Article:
boundary constraints is physically coupled to the electrical-charge-producing material of the second generator adjacent to an end of the electrical-charge- producing material of the second generator and the other one of the pair of second end boundary constraints is physically coupled the electrical-charge- producing material of the second generator adjacent to an opposite end of the electrical-charge-producing material of the second generator.

20. The fluid power generation system of claim 1, wherein the generator further comprises:

a plurality of individual, separated electrodes electrically coupled to a surface of the electrical-charge-producing material; and

a single electrode electrically coupled to an opposing surface of the electrical-charge- producing.

21. The fluid power generation system of claim 1, wherein the generator further

comprises notches formed in the sides thereof.

22. The fluid power generation system of claim 1, further comprising a controller

electrically coupled to at least one of the end boundary constraints.

23. The fluid power generation system of claim 22, wherein the controller is electrically coupled to the generator for receiving an AC signal generated by the electrical- charge-producing material when the generator vibrates.

24. The fluid power generation system of claim 22, wherein the controller is further electrically coupled to at least one of a side boundary constraint physically coupled to at least one side of the generator, at least one mass located on the generator, and a tension adjuster physically coupled to one of the ends of the charge-producing material.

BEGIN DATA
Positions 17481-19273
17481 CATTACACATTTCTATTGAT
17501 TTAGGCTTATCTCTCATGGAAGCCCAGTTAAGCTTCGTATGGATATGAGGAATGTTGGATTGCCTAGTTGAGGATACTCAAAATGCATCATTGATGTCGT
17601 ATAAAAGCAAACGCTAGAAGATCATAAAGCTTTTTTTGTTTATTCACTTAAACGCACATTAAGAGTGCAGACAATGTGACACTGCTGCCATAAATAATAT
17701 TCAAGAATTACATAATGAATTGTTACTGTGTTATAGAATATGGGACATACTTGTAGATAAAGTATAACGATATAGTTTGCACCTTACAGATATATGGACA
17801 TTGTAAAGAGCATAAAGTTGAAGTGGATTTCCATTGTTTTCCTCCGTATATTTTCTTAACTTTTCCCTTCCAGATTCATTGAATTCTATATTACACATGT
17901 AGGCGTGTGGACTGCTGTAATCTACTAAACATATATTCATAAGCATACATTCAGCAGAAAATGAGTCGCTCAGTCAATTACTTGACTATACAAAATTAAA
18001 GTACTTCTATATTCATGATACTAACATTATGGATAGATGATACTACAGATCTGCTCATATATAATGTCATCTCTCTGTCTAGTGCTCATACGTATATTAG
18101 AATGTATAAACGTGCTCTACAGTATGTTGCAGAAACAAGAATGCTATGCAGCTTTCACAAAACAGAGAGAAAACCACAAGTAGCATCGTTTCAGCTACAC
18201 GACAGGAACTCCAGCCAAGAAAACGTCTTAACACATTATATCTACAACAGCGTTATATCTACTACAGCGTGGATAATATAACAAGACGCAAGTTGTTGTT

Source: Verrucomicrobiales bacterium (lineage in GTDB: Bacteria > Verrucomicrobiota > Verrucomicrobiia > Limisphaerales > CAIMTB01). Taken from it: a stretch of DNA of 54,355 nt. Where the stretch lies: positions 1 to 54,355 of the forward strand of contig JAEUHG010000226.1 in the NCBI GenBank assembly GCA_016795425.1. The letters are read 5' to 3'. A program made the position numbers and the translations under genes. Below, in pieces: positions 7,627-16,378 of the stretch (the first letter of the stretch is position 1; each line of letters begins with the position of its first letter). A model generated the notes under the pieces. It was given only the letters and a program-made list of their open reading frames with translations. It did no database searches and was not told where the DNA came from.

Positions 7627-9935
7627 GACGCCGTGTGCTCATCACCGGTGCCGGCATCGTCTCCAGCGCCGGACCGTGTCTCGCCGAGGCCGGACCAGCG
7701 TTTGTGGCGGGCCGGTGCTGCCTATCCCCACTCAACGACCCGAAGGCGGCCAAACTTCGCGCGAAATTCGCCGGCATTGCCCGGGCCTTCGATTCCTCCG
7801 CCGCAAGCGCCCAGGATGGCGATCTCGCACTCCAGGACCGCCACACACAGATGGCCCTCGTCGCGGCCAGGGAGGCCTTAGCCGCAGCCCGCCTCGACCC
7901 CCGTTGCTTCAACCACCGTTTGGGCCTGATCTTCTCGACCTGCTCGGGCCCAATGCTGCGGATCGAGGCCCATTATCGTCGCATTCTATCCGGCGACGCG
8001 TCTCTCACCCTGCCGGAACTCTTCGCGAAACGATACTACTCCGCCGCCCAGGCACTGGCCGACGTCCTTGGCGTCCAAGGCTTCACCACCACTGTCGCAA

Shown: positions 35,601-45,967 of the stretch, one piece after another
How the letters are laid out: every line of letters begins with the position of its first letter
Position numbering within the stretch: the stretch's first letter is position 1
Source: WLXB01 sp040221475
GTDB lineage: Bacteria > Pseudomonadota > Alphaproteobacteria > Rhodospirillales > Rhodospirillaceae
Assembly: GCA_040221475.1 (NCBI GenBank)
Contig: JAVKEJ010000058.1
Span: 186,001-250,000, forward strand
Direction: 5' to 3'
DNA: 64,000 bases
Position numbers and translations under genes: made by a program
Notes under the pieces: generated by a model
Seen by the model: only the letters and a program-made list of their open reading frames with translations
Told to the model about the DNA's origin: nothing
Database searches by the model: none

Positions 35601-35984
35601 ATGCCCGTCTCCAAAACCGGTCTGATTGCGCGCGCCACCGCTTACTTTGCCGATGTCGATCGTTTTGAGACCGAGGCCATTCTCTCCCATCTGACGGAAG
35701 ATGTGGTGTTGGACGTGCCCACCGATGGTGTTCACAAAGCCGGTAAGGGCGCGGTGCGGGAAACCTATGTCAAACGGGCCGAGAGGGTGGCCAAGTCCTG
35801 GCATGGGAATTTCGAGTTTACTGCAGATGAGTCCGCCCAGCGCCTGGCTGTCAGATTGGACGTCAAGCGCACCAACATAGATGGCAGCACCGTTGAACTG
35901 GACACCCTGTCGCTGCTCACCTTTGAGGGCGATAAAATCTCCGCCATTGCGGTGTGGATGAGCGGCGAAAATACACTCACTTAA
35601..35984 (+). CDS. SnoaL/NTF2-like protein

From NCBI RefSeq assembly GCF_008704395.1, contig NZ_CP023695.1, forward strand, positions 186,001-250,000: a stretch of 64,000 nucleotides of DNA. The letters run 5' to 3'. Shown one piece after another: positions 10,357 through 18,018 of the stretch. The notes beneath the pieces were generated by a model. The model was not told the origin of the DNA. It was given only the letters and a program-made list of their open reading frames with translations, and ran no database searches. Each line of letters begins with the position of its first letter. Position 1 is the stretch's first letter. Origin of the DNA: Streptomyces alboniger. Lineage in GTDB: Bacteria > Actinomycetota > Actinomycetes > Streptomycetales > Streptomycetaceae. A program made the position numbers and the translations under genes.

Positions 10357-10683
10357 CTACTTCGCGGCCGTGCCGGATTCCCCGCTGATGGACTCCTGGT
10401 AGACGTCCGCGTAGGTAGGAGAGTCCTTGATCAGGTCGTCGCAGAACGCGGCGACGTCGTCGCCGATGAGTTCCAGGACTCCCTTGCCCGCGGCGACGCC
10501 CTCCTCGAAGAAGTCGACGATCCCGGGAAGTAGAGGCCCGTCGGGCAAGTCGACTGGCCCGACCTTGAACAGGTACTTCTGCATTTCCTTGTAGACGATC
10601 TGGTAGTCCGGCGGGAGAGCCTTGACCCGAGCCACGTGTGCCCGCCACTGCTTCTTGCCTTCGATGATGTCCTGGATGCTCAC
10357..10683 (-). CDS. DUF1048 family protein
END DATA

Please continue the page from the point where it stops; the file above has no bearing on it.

25. The fluid power generation system of claim 22, wherein the controller is further electrically coupled to a flow sensor for receiving electrical signals from the flow sensor indicative of a flow rate of a fluid in which generator is located.

26. A fluid power generation system, comprising: a generator comprising an electrical-charge-producing material that can produce an electrical charge when the generator vibrates in response to a fluid flowing over the generator;

at least one of a boundary constraint physically coupled to the generator, a mass

located on the generator, and a tension adjuster physically coupled to an end of the generator; and

a controller electrically coupled to the generator and to at least one of the at least one of the boundary constraint physically coupled to the generator, the mass located on the generator, and the tension adjuster physically coupled to the end of the generator.

27. The power generation system of claim 26, wherein the controller is configured to cause at least one of a stiffness of the boundary constraint, a distribution of the mass, and a tension exerted by the tension adjuster on the generator to be adjusted based on a flow rate of the flowing fluid and/or a power generated by the generator.